Emergency Neurological Life Support (ENLS) is here!
I’ve been waiting to see this come to fruition for some time now, having helped work on the Acute Non-Traumatic Weakness protocol with Oli Flower (@oliflower), who co-chaired this section. Overall, the project was headed by Wade Smith MD, PhD and — that man again — Scott Weingart, MD RDMS (@emcrit). ENLS is designed to ensure you know what to do in the first critical hour of a neurological emergency.
It is a collection of protocols for the management of common neurological emergencies within the first hour of onset. It was created by neurointensivists from the Neurocritical Care Society and emergency physicians on a volunteer basis and improved by feedback from medical providers worldwide.
Use of ENLS is intended for all medical professionals and the protocols are provided free on-line (that’s right, it is FOAM!).
The goals of ENLS include:
- Improving the care of patients with neurological emergencies
- Providing protocols that list important steps in managing a patient with a potential neurological emergency
- Attempting to standardize emergency neurological care by consensus of healthcare providers
- Providing education to anyone dealing with neurological emergencies
- Identifying areas where research is needed to improve the care of our patients.
The online ENLS Protocols are are works of art in my opinion. I was fortunate to have access to them while they were being developed and found them exceptionally useful when preparing for the ACEM Fellowship examination. The topics include: Ischemic Stroke, Intracerebral Hemorrhage, Status Epilepticus, Subarachnoid Hemorrhage, Meningitis and Encephalitis, Airway Management including intubating a patient with high intracranial pressure, Traumatic Brain Injury, Traumatic Spine injury and Spinal Cord Compression and – of course – acute non-traumatic weakness.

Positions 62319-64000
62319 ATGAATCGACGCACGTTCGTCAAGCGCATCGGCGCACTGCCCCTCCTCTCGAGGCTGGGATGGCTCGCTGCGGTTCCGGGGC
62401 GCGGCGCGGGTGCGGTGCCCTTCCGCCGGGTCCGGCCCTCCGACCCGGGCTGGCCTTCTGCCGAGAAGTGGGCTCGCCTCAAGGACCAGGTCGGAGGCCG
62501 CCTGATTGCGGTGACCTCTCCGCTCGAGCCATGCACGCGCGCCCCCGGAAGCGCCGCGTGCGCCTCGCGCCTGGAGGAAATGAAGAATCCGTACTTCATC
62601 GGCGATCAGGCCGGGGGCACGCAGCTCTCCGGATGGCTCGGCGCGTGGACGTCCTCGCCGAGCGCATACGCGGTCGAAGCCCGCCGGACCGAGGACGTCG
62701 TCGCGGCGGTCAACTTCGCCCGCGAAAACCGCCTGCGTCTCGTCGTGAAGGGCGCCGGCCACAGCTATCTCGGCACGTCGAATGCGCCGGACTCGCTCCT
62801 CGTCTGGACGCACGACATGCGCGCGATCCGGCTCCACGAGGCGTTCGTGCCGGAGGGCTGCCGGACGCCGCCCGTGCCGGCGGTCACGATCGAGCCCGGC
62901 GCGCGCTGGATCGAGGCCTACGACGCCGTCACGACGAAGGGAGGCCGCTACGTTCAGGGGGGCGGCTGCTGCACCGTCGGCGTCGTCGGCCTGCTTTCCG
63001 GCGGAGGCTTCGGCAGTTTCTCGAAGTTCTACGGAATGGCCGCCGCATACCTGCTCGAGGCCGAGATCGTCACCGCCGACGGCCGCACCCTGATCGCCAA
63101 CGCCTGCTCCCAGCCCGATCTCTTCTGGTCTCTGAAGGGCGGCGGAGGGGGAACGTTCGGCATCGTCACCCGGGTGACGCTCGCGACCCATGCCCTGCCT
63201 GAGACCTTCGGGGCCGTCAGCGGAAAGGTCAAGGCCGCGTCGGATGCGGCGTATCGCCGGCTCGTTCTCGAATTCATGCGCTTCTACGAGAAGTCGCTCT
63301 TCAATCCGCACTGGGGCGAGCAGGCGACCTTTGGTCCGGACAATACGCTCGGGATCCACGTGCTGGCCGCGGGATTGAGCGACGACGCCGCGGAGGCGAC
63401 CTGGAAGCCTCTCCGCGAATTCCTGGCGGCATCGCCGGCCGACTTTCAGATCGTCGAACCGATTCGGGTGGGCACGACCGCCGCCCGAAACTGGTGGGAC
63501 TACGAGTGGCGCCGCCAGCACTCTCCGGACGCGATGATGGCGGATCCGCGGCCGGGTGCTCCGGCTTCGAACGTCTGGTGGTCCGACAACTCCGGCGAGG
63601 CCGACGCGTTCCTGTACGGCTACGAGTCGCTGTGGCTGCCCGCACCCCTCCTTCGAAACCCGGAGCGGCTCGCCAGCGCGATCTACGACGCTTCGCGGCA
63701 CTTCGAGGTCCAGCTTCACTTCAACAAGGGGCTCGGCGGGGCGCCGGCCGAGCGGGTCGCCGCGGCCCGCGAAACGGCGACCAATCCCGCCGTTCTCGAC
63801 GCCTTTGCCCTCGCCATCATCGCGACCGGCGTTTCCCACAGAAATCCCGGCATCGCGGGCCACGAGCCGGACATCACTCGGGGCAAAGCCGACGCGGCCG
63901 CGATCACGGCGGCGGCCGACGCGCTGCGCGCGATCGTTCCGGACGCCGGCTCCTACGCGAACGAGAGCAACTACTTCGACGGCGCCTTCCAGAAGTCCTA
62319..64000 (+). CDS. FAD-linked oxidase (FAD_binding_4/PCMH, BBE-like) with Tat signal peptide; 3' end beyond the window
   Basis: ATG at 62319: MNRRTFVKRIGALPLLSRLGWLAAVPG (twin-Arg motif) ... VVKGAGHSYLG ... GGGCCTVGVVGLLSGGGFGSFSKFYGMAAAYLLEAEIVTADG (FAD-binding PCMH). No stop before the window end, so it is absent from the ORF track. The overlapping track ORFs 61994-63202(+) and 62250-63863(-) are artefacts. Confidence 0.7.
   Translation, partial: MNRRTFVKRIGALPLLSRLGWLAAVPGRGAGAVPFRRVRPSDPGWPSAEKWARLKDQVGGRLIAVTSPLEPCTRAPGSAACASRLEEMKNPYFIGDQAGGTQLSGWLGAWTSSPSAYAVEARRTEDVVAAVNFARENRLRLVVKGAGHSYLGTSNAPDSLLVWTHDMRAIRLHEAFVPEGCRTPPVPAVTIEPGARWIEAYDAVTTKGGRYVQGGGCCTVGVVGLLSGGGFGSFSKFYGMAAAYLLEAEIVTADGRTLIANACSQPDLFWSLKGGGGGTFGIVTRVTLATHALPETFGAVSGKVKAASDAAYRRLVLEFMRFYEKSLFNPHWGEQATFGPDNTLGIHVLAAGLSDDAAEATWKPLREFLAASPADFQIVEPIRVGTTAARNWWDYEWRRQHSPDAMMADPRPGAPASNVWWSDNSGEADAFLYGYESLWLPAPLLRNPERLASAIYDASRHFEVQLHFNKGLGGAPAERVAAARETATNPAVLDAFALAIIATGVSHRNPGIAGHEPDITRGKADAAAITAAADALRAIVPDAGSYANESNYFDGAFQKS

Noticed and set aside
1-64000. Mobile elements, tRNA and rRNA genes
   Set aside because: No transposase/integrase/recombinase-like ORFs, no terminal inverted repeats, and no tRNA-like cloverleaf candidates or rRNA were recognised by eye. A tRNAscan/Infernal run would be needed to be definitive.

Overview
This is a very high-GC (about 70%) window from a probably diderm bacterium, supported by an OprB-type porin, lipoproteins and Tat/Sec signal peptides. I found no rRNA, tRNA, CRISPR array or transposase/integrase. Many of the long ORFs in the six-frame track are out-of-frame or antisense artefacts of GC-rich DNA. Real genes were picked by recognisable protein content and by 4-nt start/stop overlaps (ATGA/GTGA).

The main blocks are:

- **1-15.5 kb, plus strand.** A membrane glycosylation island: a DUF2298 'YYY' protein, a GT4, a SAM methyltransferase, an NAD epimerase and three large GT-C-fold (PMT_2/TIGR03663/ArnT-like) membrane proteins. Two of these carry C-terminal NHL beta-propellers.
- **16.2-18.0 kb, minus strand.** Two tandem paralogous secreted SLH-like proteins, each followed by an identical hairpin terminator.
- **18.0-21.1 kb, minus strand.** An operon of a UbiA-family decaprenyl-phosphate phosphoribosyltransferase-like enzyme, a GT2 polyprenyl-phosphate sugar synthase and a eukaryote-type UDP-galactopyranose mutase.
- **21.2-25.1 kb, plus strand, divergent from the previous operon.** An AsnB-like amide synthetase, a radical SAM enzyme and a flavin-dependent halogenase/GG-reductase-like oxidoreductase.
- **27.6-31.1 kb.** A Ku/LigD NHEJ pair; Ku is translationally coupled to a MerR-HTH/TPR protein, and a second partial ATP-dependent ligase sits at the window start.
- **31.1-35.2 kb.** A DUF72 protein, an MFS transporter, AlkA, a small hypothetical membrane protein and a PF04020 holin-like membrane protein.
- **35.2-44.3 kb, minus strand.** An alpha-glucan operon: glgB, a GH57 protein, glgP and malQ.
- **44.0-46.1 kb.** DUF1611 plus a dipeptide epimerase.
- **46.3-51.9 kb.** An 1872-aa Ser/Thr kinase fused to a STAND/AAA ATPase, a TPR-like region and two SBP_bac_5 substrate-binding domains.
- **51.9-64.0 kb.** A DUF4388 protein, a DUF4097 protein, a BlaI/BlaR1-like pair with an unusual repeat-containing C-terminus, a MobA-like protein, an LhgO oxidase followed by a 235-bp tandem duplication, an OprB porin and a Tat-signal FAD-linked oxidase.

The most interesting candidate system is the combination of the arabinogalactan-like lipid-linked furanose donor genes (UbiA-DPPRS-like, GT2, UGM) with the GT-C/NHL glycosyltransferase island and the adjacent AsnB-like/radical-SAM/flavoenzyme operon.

As well as the protocols there is the training site that gives the background for each protocol step-by-step, includes the original manuscripts on ENLS published in the journal Neurocritical Care, provides examination of each protocol in a multiple choice format, and produces a certificate of Certification in ENLS (Edit: unfortunately this CME component is not free). Additional videos of presentations on ENLS and FAQs are included to provide additional depth of understanding. This site is designed to train any medical professional who is part of the chain of survival for patients with emergency neurological conditions. This includes Emergency Physician and Nurses, ICU physicians and nurses, and neuroscience house staff. CME credit is also offered for the course (see here for info on CME).
See what the online course looks like here.
To start with, I recommend visiting the ENLS Protocols and marveling at the beauty of complex emergency medicine reduced to it’s practical state-of-the-art essence. Enjoy!